Dutch minister has accused southern EU states on frittering away money on frivolous purchases
The Dutch minister of economy, Jeroen Dijsselbloem, has ruffled feathers by accusing southern EU states on frittering away money on frivolous purchases.
Mr Dijsselbloem, also the current Eurogroup chief, launched a scathing attack on nations in the south as he kickstarted a campaign to stay in power.
He said: "In the crisis of the euro, the countries of the North have shown solidarity with the countries affected by the crisis.
“As a Social Democrat, I give an exceptional importance to solidarity, but the one asking for it also has obligations.
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“You can’t spend all the money on drinks and women and then ask for help."
Mr Dijsselbloem is attempting to cling to power despite his Labour party tanking in the polls in last week’s national elections.
It is likely the result will see his party unable to remain part of the governing coalition.
The Dutch minister of economy, Jeroen Dijsselbloem, has ruffled feathers
The issue of creating a permanent presidency of the Eurogroup, an option which has already been proposed by bodies such as the European Parliament, is particularly relevant as Mr Dijsselbloem may lose his job as a Dutch minister before his term ends in the Eurogroup in 2018.
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Amid his uncertain future his latest remarks, made during an interview with a German newspaper, have angered the South, notably Spain.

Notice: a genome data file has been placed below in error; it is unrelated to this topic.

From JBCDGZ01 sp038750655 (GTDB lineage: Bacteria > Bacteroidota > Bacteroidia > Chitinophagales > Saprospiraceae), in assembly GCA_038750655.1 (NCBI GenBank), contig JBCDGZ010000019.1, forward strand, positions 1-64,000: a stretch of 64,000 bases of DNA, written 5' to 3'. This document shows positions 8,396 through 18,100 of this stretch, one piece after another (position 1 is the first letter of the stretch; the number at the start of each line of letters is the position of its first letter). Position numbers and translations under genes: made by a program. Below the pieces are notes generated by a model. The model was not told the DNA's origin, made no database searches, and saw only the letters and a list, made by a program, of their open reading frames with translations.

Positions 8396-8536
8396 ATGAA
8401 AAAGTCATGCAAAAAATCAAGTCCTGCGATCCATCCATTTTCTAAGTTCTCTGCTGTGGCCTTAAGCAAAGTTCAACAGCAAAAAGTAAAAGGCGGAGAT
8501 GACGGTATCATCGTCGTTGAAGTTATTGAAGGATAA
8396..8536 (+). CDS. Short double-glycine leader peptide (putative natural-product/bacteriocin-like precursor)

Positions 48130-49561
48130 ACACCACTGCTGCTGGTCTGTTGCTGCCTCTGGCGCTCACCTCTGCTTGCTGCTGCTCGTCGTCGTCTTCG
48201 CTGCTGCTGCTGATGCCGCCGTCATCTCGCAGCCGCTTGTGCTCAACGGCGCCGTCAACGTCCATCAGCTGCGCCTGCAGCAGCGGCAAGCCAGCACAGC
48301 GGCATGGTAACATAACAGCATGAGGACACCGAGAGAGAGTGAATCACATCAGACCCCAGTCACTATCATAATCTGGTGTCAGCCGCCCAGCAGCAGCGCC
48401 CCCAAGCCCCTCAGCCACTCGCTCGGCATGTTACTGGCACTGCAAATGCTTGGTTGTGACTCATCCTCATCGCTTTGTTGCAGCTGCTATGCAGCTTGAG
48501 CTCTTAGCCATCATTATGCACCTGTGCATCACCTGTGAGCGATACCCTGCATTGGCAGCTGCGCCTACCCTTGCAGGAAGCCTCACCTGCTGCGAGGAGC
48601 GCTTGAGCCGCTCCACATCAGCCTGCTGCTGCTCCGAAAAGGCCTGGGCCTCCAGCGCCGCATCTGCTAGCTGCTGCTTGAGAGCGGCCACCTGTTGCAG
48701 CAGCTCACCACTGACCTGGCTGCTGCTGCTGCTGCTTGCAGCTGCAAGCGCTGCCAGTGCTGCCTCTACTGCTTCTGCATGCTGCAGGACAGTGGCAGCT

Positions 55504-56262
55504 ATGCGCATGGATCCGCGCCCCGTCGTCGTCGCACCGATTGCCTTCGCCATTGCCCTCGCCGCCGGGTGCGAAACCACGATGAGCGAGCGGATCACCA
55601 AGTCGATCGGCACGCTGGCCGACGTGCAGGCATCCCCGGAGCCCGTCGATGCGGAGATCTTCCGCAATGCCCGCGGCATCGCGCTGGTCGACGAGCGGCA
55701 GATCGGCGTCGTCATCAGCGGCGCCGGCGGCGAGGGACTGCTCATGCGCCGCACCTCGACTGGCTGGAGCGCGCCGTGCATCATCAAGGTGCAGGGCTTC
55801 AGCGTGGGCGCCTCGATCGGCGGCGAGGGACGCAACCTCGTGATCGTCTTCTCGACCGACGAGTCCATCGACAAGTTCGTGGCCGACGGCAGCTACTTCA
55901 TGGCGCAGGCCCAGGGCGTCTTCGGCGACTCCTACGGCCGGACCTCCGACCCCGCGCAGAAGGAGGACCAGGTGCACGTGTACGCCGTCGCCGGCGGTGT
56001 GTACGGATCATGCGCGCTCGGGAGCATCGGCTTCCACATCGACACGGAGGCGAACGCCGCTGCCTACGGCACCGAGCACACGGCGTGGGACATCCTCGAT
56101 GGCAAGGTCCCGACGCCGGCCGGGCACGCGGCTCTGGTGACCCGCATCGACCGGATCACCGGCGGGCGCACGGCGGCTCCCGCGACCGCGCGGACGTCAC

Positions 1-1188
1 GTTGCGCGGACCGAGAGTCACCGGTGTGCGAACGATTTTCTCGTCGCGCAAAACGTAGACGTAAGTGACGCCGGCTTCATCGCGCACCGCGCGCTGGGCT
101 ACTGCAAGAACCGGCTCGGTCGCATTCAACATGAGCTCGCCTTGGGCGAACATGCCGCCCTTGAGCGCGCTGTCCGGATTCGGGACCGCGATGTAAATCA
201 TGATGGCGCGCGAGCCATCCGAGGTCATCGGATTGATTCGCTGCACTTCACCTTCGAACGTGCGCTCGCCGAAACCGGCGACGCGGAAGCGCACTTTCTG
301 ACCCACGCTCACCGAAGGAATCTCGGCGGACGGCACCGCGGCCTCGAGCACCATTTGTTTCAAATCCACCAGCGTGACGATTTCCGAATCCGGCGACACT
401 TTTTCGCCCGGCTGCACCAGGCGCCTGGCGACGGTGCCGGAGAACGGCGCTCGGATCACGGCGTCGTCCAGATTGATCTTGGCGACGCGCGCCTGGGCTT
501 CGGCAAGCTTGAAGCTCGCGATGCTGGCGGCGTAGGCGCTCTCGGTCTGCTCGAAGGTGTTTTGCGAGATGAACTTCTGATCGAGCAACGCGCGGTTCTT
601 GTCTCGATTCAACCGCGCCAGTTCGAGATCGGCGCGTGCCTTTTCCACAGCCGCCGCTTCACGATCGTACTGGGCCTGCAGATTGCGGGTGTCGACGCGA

The Spanish Economy Minister, Luis de Guindos, attacked Mr Dijsselbloem over his negative portrayal of southern Europe.
You can’t spend all the money on drinks and women and then ask for help
He called his comments “unfortunate”, adding: "I do not think that Portugal, Greece, Cyprus or Ireland have wasted money. Solidarity is important.
"They lent us $40billion, but we have lent other countries a similar amount and making such comparisons is not ideal.”
The Mediterranean nation was one of the worst hit by the financial crash, and required financial help and a bail-out from the EU.
The Spanish Economy Minister, Luis de Guindos, attacked Mr Dijsselbloem
Mr de Guindos pointed towards the country’s economic recovery, hinting that it would allow Spain to participate more in the EU.
He said: "Spain is clearly under-represented in the economic organisations of the EU and the Economic and Monetary Union (EMU).
Spain and other nations in southern Europe have voiced their growing concern with a two-speed Europe
“The economic recovery is important for all the Spaniards and meeting the deficit target is important because it is a stability factor and this is much more relevant than the recovery of jobs.”
Spain and other nations in southern Europe have voiced their growing concern with Brussels over plans for a two-speed Europe, as they fear being left behind.